Google recently came under fire for allegedly disproportionately filtering campaign emails sent by Gmail. The company now wants to remedy this situation by implementing a new program to exempt these emails from its spam filters.
Google has asked the Federal Election Commission (FEC) to approve its pilot program to block political campaign emails from entering spam folders unless users decide otherwise. That said, Gmail’s restrictions and policies still apply.
The spam exemption will be applied to emails sent by “authorized candidate committees, political party committees, and executive political action committees registered with the FEC.” However, they must follow Gmail’s policies on phishing, malware, and illegal content.
Users will have the final say on whether or not they want to continue receiving political campaign emails. The program is designed to display a notification to users the first time a campaign email arrives in their inbox. They will be asked if they want to continue to receive such emails.
The program is expected to flood your inbox with campaign emails from various political parties. Either way, the opt-out feature will help reduce unwanted emails.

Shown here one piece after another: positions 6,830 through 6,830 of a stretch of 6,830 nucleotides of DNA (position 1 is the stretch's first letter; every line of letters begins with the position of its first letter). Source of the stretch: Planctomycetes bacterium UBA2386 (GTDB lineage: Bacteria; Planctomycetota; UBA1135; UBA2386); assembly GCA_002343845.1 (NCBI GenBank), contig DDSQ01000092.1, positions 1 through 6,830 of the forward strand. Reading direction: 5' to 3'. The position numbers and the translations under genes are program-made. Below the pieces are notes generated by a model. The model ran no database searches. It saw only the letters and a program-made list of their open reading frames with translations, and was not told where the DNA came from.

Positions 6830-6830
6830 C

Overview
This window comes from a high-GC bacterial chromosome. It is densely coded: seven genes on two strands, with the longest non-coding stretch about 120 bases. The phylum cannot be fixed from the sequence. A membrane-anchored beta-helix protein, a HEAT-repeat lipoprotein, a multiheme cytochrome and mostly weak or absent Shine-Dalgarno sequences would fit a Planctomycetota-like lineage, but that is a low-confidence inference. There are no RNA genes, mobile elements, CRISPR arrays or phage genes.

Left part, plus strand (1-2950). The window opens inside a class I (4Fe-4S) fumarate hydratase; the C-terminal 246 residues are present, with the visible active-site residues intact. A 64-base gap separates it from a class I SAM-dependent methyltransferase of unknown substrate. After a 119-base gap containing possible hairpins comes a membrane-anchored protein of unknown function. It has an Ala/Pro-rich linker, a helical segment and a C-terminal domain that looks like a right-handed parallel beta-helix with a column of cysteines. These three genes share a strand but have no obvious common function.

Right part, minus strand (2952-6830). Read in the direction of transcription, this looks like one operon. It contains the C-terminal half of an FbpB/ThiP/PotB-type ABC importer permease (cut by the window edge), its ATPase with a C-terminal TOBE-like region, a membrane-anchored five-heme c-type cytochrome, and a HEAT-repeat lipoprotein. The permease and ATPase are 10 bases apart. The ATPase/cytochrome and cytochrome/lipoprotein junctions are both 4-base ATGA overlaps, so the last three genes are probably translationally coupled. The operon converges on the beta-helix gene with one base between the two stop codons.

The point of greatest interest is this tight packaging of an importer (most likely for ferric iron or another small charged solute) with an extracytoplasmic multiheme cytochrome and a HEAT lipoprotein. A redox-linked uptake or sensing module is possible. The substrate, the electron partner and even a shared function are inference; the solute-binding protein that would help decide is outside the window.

The news appears to be Google’s response to earlier complaints from the Republican Party accusing it of unfairly flagging more campaign emails from the Republican Party than from the Democratic Party. These complaints were consistent with a study by North Carolina State University, which found that Gmail’s algorithmic spam detection was more likely than yahoo and Microsoft Outlook to mark Republican campaign emails as spam during the 2020 campaign.
As a result, Republican lawmakers introduced a bill this month to combat what they describe as “biased algorithms.” The Political BIAS Emails Act will require Google and other platforms to explain how they filter emails to spam folders. More importantly, the bill aims to make it illegal to mark campaign emails as spam by default.
Last month, Google refuted the Republicans’ claims in a blog post, which explained how Gmail’s spam filters work.
“These filters look at a variety of signals, including IP address characteristics, domains/subdomains, bulk sender authentication, and user feedback”writes Neil Kumaran, Google Group Product Manager for Gmail Security and Trust. “User feedback, such as when a user marks a certain email as spam or wants a sender’s emails in their inbox, is critical to this filtering process, and our filters learn from the actions of users. »
Google spokesperson José Castañeda echoed those comments in a statement to Axios: “We want Gmail to provide a great experience for all of our users, including minimizing spam, but we don’t filter emails based on political affiliation. »